No. 88, High Street
No. 88 High Street is an address that has considerable significance in Lynn’s printing and newspaper history. It was here that Lynn bookseller and publisher William Whittingham (c1740 – 1797) installed a press to complete the printing of the first edition of Blomefield’s Norfolk. Blomefield had run into difficulties in completing his mammoth work and then contracted smallpox. In 1769, William Whittingham purchased the unpublished and incomplete parts from Blomefield’s widow. Eventually, the last three volumes of Blomefield’s Norfolk were printed here in Lynn. The business was still listed under the name of William Whittingham in White’s Directory for 1836, the proprietor being William Griggs Whittingham (c. 1775 – 1856).
In later years, the importance of these premises to Lynn’s publishing history was to continue when they became the head offices of the Lynn News, until they moved to Purfleet Street, in 1892.
c1760 – 1797 (William Whittingham)
William Whittingham was responsible for completing the printing of Blomefield’s Norfolk (see above). He was born in Lynn in about 1840, and married Jane Lee at St. Nicholas Chapel in the town on 26th April, 1759. His son William Griggs was born in Lynn in about 1775.
William established his business as a bookseller, stationer and book binder on High Street, probably here at No. 88. He placed advertisements in regional and local newspapers indicating that he had an extensive network of contacts with other booksellers. In the Ipswich Journal for 14th March 1761 he advertised as:-
‘WILLIAM WHITTINGHAM, Bookseller, LYNN REGIS, NORFOLK; Where may be had, New Books as published, and the full Value for any Library or Parcel of Books; likewise Books exchanged.’
‘A CATALOGUE of a choice and valuable Collection of BOOKS, (lately purchased) in good Condition, and many of them in curious Bindings, consisting of several Thousand Volumes, in most Arts and Sciences; in which are included, the Library of a Rev. Clergyman, and the Rev. Mr. KEER of Snettisham in Norfolk, both lately deceased.’
His catalogues were available through booksellers in London, Oxford, Tunbridge-Wells, Cambridge, Ipswich, Norwich, Colchester, Yarmouth, Bury, and Downham.
He is recorded as taking apprentices in the indenture payment books for 1772 and 1781, and is listed in Bailey’s British Directory or Merchant’s and Trader’s Useful Companion for the year 1784.
It is not clear when the business was taken over by his son William Griggs, but since he died when aged about 57, he may have remained in charge until then (1797).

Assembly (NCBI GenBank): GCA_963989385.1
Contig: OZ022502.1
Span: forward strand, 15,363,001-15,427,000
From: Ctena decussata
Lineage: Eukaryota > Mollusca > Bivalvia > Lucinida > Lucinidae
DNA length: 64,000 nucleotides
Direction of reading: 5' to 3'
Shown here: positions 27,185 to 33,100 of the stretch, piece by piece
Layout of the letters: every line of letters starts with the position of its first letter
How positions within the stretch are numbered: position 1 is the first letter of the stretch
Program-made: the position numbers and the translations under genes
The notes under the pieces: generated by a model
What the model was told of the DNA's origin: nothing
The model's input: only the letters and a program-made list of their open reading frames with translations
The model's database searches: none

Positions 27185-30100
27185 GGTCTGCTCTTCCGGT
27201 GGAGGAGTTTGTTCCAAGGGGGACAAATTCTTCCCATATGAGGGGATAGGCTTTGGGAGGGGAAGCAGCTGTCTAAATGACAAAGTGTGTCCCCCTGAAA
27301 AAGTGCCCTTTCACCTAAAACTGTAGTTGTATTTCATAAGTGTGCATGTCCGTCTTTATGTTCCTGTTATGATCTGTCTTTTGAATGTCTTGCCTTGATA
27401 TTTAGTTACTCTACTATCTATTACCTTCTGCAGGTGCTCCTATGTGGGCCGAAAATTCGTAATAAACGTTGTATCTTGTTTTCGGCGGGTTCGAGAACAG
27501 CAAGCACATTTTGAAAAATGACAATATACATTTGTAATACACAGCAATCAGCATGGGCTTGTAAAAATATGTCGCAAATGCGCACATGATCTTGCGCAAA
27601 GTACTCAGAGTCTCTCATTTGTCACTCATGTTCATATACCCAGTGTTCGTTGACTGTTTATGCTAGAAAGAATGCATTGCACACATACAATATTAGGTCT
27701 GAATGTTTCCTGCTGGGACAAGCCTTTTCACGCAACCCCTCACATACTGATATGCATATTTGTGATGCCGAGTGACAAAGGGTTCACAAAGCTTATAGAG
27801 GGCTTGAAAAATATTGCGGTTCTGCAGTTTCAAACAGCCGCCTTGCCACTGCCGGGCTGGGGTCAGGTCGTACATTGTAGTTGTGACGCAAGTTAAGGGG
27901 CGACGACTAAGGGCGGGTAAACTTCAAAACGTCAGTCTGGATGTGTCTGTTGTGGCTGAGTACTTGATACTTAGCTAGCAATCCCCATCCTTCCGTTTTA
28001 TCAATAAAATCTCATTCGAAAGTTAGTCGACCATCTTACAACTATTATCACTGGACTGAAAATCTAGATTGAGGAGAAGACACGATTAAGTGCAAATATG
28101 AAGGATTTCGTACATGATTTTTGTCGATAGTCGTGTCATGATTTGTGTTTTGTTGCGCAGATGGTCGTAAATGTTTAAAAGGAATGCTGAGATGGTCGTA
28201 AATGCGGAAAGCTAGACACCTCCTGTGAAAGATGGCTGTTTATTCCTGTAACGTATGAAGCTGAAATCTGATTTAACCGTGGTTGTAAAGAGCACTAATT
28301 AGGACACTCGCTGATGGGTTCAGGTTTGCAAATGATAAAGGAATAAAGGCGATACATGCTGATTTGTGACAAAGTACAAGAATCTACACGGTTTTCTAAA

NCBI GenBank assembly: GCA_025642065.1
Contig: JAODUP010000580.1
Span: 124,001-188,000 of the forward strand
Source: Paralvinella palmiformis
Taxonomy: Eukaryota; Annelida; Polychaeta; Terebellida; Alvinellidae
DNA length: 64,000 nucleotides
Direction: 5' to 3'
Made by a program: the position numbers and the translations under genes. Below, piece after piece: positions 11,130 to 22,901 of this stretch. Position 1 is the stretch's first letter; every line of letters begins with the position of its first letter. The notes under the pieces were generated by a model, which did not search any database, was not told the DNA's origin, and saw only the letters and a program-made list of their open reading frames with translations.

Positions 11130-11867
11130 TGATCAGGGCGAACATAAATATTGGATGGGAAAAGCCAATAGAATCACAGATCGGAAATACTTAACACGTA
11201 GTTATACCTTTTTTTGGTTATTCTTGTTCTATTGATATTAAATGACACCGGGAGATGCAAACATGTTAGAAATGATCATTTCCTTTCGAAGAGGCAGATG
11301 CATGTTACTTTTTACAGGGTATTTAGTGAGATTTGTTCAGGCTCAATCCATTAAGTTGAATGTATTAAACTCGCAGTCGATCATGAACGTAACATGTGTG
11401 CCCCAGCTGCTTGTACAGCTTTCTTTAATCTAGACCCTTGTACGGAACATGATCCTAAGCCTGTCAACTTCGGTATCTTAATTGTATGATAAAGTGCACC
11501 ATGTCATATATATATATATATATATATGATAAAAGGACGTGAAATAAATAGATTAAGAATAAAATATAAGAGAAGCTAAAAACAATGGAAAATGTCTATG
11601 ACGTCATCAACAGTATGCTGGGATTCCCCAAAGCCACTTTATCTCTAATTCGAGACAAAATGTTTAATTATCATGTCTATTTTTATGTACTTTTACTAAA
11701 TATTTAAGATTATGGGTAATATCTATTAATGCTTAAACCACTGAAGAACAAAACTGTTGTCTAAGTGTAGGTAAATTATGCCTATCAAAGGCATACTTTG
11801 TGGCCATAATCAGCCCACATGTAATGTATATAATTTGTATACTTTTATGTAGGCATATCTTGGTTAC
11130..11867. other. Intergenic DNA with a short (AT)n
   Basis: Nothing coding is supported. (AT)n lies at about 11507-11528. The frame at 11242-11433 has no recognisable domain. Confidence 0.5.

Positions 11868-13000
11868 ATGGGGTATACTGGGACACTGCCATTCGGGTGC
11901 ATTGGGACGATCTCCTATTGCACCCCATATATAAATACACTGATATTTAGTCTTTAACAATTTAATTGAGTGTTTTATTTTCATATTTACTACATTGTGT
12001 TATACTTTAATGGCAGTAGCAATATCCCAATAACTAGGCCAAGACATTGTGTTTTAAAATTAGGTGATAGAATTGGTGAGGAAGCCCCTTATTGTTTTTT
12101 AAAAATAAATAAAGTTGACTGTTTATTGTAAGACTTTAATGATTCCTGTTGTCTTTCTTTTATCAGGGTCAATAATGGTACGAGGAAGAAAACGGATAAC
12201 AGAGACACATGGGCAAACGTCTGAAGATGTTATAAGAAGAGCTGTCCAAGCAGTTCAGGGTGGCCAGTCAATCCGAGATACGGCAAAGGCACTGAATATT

1797 – c1858 (William Griggs Whittingham) (Whittingham & Co.)
In 1797 William Whittingham of King’s Lynn was appointed as agent for the Westminster Life Insurance and Annuity Office, the Strand London (Norfolk Chronicle 21/01/1797). This would have been William Griggs Whittingham who had succeeded to the business after the death of his father.
Many of the records omit his middle name or initial. On 24th November 1798, William married Elizabeth Fysk at Norwich. Their son William was baptised in Lynn on 31st August, 1801, but he died when just three months old. Elizabeth had died before 1841 when William was living on the premises, along with his assistant, William Plowright (see below). He had two female servants, one of whom was Mary Yates (b. c. 1783 in Lynn), whom he married in 1843/4.
In 1836 (White) he was listed here as ‘Wm. Whittingham – bookseller, printer, stationer, binder, vendor of patent medicines and circulating library’. In a second entry he was recorded as an agent for Manchester (Fire).
He retired from business in about 1841 and moved to Valingers Road, where he and Mary were living in 1851. He died in January, 1856, aged 81.
The business was listed in Kelly’s directory for 1858 as Whittingham & Co. It would seem likely that Mary continued to run the business for a few years after William’s death. She died in 1861.
c1841 – 1854 (William Saddleton Plowright)
William Saddleton Plowright, a stationer aged 38 and born in Lynn, was living here in 1851. He had been listed in Slater’s Directory for 1850 under ‘Booksellers, stationers, & binders & printers’. He was also an agent for Freemasons’ Life Assurance. In White’s Directory for 1854, he was listed also as ‘Patent Medicine vender & circulating library’, but he died towards the end of that year.
1854 (George Cranwell Phenix)
The butcher George Cranwell Phenix was listed here in 1854 (White). He had been at Pilot Street in 1839 (Pigot), and he turns up again at No. 98, High Street in 1858 (Kelly). Very little is known about him, apart from his death in 1859 and his burial at St. Margaret’s church on 6th February that year.
c1858 – 1865 (George Gale)
George Gale, listed as ‘Printer, bookseller etc., employing 1 man & 3 boys’, was here in1861. At that date he was aged 22 and unmarried. Staying with him on census night was his sister, Rebecca, who was acting as his housekeeper. Also in the house that night were his father and mother who were visiting from London.
George had been born in Hackney in 1838, and baptised in the parish church on 31st August that year. His father William (b. c1789 in Bewdley, Worcestershire) was a retired London Custom’s officer. William had married Elizabeth Pickin (b. 1801 in Kinnersley, Salop.) in 1830 in Claverley, Salop. George Gale appreciated the respect that was still felt locally for William Whittingham and he traded on the name, advertising his business as ‘Late WHITTINGHAM & Co’.
The Gales knew the extended Plowright family rather well, and George married Eliza Plowright on 20th August, 1862. Eliza was the daughter of the Norfolk Street ironmonger, Henry Plowright (b. c1806 in Lynn), and had been born in about 1830 in the town. Two years after his marriage, George’s sister Rebecca Lucy (b. c1837 in Hackney), married Edward Plowright (b. c1841 in Lynn), who was the son of George Plowright (b. c1801), Henry’s brother.
George Plowright had been a baker in Norfolk Street before moving to Gaywood where he worked as a miller for some years. He then moved to Clerkenwell where he worked as a commercial clerk to a dock company. His son Edward was a banker’s clerk in the City, where he and Rebecca lived before moving to Tunbridge Wells, Kent.